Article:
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Quantum Electro Dynamics

Posted on 2011-05-05
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I'm reading a popular book on QED and it explains that while light appears to travel in a direct line from the bulb to the mirror and then to the observer, in reality the light is bouncing off the mirror every which way, and it is only the frequency cancellation that makes these other less-direct paths not directly observable.

What about light going from the bulb to the observer without bouncing off of anything? Is that also traveling in many different ways with the less direct paths cancelling out? Or in that case, is the light that you see just following the direct path?



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Question by:MajorBigDeal
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by:ozo
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>  Is that also traveling in many different ways with the less direct paths cancelling out?
yes
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by:MajorBigDeal
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Would that include a path where the light leaves the bulb from the side facing away from the observer and then makes some corkscrew motions (all without bouncing off of anything) and then turns around to go back towards the observer and then goes into the eye of the observer?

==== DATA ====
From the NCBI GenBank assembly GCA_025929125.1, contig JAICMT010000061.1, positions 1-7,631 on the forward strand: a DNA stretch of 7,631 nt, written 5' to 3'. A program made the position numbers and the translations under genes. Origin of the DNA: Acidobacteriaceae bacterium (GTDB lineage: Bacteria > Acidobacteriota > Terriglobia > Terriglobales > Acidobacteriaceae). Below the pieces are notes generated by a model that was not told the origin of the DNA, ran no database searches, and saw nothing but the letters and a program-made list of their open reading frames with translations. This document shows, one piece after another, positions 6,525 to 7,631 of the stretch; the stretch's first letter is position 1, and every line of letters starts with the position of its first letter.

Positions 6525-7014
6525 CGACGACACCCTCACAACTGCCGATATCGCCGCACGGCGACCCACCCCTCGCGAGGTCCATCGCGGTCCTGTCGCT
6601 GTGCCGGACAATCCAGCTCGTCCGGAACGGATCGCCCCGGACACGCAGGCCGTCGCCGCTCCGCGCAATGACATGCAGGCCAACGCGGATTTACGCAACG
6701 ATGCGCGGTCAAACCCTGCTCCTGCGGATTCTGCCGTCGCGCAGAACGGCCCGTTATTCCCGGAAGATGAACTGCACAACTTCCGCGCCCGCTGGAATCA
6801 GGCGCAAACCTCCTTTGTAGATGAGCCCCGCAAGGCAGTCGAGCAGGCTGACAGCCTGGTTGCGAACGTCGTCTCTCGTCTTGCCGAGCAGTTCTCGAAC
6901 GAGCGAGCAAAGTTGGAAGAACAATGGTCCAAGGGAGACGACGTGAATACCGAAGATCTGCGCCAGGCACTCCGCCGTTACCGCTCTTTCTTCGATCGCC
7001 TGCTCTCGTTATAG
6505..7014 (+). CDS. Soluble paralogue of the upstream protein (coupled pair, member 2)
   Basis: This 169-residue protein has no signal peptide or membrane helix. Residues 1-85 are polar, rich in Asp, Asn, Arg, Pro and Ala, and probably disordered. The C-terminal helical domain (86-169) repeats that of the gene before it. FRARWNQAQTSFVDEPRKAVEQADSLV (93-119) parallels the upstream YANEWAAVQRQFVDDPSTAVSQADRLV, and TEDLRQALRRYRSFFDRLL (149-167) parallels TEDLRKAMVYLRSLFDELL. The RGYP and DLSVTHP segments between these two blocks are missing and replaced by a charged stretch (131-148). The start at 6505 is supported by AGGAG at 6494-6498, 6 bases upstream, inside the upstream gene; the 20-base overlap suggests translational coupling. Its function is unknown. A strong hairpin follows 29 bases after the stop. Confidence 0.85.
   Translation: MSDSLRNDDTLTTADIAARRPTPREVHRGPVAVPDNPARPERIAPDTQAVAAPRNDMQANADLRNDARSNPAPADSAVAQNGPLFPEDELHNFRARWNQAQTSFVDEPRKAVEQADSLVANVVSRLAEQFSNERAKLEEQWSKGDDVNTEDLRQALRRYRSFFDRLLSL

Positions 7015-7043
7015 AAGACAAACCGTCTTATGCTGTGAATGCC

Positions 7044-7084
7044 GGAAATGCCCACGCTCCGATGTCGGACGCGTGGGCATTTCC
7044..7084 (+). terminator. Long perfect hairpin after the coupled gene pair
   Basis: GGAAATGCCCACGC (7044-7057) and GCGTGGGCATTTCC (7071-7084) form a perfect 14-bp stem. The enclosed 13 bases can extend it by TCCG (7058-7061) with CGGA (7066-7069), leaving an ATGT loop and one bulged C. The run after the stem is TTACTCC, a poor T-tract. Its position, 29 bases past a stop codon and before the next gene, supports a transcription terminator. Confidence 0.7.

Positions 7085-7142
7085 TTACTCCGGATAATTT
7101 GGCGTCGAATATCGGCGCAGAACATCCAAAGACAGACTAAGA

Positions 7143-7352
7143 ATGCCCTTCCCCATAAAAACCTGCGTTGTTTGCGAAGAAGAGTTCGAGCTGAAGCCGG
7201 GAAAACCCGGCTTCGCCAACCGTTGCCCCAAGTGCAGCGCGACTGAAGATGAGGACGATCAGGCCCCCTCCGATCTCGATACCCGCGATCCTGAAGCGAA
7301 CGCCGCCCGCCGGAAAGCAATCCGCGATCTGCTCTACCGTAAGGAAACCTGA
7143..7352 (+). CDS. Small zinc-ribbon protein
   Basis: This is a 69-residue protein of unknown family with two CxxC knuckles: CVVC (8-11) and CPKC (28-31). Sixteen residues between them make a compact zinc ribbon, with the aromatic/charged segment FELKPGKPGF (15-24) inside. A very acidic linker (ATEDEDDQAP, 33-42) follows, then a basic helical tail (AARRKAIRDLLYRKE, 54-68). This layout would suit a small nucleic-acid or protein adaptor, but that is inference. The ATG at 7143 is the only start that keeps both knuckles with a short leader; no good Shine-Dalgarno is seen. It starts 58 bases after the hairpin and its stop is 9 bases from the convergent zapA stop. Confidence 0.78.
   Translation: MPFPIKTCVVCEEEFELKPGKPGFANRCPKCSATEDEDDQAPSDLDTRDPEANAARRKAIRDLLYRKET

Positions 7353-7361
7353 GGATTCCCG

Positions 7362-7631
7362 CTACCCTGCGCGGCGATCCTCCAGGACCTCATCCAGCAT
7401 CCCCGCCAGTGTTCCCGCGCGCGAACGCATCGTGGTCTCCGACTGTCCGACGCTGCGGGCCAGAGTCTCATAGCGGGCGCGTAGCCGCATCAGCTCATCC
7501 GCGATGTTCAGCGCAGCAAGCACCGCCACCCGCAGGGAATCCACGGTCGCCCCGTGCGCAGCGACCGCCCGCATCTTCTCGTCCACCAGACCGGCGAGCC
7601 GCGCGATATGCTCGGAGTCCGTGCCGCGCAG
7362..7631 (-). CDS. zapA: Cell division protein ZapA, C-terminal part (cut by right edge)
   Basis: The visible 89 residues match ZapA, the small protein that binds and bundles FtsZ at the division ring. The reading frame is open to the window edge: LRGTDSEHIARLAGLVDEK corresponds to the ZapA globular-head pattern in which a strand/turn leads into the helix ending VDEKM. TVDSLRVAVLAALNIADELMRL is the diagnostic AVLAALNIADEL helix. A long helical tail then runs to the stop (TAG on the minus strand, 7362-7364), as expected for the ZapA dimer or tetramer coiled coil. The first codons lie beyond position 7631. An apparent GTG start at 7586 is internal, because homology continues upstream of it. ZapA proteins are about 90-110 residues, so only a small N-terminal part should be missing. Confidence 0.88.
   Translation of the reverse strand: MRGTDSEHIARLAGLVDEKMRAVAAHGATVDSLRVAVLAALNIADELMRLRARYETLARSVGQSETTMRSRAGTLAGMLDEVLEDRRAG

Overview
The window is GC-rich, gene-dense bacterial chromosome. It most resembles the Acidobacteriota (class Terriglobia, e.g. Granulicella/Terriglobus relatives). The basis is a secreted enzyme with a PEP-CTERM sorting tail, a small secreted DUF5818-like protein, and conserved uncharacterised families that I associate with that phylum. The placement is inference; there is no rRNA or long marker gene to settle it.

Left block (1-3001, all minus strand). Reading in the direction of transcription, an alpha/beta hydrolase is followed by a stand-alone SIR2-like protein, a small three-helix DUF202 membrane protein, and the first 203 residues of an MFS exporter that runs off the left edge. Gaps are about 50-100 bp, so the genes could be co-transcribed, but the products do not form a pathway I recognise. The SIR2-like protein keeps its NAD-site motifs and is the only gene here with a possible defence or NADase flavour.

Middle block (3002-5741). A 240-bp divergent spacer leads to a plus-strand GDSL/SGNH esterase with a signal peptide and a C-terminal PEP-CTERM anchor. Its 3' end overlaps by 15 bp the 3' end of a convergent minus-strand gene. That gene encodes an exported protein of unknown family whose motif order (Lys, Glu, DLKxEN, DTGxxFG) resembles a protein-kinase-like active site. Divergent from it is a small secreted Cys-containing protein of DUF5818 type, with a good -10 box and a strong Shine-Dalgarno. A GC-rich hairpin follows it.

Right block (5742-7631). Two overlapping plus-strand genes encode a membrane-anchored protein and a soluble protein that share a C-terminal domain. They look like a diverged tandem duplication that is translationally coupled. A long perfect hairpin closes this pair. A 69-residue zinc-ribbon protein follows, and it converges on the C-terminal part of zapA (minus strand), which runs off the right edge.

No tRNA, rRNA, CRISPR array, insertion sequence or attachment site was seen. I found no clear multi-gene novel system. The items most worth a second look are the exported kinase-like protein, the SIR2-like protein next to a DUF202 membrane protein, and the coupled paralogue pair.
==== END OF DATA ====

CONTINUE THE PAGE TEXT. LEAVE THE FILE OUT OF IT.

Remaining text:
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by:ozo
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You can even block a set of less direct paths to keep them from canceling out.
A familiar apparatus for doing this is a diffraction grating.

The Principle is simialr to Huygens'.
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by:MajorBigDeal
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But a diffraction grating requires a reflection so that is off the table.   Let me try to explain the part I am trying to clarify (I appreciate your assistance BTW).

In the mirror example, I get that the light bounces off the mirror all over the place.  If it happens to bounce in the direction of the observer then it will contribute to the final result.   But what if it bounces away from the observer (as most of it must do). Then it will not contribute to the observed result. Is that correct - would you agree with this?

So if we don't allow any reflections,  can any light leaving the bulb from the side opposite the observer, turn around and follow a path to the observer? Or is it only the light that leaves the bulb towards the observer that contributes to the observed result? As you can probably tell, I am very confused.  
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ozo earned 2000 total points
ID: 35696565
There are also transmission diffraction gratings.

If it bounces away from the observer it does not contribute to the observed result. (unless there are other observers)
If it destructively interferes it does not contribute to the observed result.

All paths contribute, but the screwier the path, the more it interferes with nearby paths.
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by:MajorBigDeal
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Thanks!
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